For mains, the Economist opted for the saddle of hare, cooked pink and almost venison-like in its depth of flavour. The gals both went for the baked cod fillets with tomatoes and fennel – the latter being a favourite ingredient of the Northerner. Again, they were cooked to perfection, moist, well-seasoned and melt-in-your mouth flavoursome. I opted for the piglet confit with a cauliflower and prune gratin and braised lentils. The gratin was a triumph for unusual flavour combinations, while the lentils were very good. The only disappointment was the pork itself, which surprisingly was a tad dry.

We couldn’t resist desserts, and between us knocked through the white chocolate and passion fruit mousse with strawberry sauce; the sharpness of the fruits offsetting the sweetness of the chocolate. Our companions both went for the Valrhona chocolate marquise with caramel and salted butter ice cream, which was very nice indeed. The Northerner chose the thin apple tart with crème freche and cinnamon ice cream that was clearly delicious, as none of us were offered so much as a smidgen of a taste.

We washed dinner down with two bottles of Vacqueyras Freres 2003, which were chosen by the Economist as he knows a thing or two about wine. This choice proved no exception, being well-balanced and not too big for any of the dishes.

And to top off the experience, throughout the evening we saw Loubet himself working away at the pass in the kitchen, with not a Gordon Ramsay tantrum or Jamie Oliver mockneyism in sight. Which proves that the old ways can still work.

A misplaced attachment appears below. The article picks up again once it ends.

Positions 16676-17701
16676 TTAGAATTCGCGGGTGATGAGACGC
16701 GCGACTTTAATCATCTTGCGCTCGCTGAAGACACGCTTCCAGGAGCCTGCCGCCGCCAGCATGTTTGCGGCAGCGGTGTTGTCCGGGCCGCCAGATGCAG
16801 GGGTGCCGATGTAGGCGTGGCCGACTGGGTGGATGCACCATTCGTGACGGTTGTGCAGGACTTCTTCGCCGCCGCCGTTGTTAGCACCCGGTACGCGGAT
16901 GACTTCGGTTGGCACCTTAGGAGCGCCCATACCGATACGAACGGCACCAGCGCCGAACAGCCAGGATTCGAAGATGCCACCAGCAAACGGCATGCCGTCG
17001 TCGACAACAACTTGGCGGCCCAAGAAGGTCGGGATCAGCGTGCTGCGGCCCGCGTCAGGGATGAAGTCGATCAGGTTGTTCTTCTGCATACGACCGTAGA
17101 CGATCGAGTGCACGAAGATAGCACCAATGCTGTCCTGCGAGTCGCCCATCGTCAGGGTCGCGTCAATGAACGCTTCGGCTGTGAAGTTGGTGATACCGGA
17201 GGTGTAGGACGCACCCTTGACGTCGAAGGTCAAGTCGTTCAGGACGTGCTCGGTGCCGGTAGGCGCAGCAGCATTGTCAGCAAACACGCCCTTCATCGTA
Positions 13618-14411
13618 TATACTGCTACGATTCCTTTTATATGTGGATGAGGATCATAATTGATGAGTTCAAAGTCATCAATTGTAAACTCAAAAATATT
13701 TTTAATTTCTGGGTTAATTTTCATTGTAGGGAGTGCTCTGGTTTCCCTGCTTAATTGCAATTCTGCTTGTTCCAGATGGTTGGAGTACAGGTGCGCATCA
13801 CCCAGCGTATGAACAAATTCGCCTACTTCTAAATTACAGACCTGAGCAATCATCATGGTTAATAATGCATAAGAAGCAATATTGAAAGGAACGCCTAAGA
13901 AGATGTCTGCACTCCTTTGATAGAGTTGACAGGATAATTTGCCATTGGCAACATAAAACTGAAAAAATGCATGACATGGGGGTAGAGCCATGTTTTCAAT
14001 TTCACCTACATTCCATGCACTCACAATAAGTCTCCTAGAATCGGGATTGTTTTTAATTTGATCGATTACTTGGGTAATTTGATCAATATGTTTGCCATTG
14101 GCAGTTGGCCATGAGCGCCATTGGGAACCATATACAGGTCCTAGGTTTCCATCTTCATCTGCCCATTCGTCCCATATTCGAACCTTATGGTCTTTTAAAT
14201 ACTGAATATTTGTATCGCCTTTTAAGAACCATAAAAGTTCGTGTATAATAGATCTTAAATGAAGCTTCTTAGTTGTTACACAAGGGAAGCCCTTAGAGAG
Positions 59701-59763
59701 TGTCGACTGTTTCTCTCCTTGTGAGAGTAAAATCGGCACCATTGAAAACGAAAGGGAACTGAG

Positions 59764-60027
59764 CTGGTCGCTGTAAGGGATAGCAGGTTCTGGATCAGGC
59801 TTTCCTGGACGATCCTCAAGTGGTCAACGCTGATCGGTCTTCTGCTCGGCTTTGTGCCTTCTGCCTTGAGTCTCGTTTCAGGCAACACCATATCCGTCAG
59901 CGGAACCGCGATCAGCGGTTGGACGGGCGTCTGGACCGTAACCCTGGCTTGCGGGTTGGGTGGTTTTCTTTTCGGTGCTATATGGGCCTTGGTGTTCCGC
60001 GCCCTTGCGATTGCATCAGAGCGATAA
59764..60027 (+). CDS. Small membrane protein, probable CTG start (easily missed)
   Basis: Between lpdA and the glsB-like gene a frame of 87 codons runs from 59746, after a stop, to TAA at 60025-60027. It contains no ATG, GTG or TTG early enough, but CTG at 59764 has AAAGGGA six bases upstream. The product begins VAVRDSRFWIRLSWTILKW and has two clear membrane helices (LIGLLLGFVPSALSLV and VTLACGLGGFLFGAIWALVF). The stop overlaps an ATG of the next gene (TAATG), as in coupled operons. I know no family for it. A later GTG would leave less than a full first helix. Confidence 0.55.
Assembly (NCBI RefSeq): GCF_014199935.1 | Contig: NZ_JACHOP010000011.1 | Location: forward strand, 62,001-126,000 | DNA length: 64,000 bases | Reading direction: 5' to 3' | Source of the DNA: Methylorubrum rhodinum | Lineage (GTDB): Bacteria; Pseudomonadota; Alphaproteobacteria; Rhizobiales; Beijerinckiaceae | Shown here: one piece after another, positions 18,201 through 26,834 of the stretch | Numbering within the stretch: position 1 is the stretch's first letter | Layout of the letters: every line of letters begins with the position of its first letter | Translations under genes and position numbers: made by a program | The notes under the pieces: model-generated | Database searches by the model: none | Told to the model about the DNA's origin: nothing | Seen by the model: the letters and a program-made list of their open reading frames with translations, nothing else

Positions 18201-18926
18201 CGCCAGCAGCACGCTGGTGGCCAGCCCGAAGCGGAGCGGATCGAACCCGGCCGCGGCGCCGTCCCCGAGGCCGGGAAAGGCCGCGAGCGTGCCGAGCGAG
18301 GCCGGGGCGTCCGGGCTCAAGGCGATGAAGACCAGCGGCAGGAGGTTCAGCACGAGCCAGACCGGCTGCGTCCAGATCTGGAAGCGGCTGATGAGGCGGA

Bistro Bruno Loubet is a wonderful restaurant, romantic, casual and fun in equal parts, and succeeds in lifting the aspirations of the hotel that houses it. It's not cheap – our bill was a little north of £300 for four people – but it is very good. Plus you have the added bonus of seeing a famous chef that still works the kitchen. Go quick, as I understand they’re a dying breed.

Sunday, 20 February 2011

Two Floors, Soho

One of the questions people often ask me is why I insist on focussing on City bars. After all, as these folks are quick to remind me, there are many great bars all over London which clearly I either haven’t been too, or simply haven’t heard of.

Well, New Year and new start then. And given I spend just as much of my social life in Soho and Shoreditch (not to mention those great suburbs south of the river), I thought I’d start in with the West End institution that is Two Floors.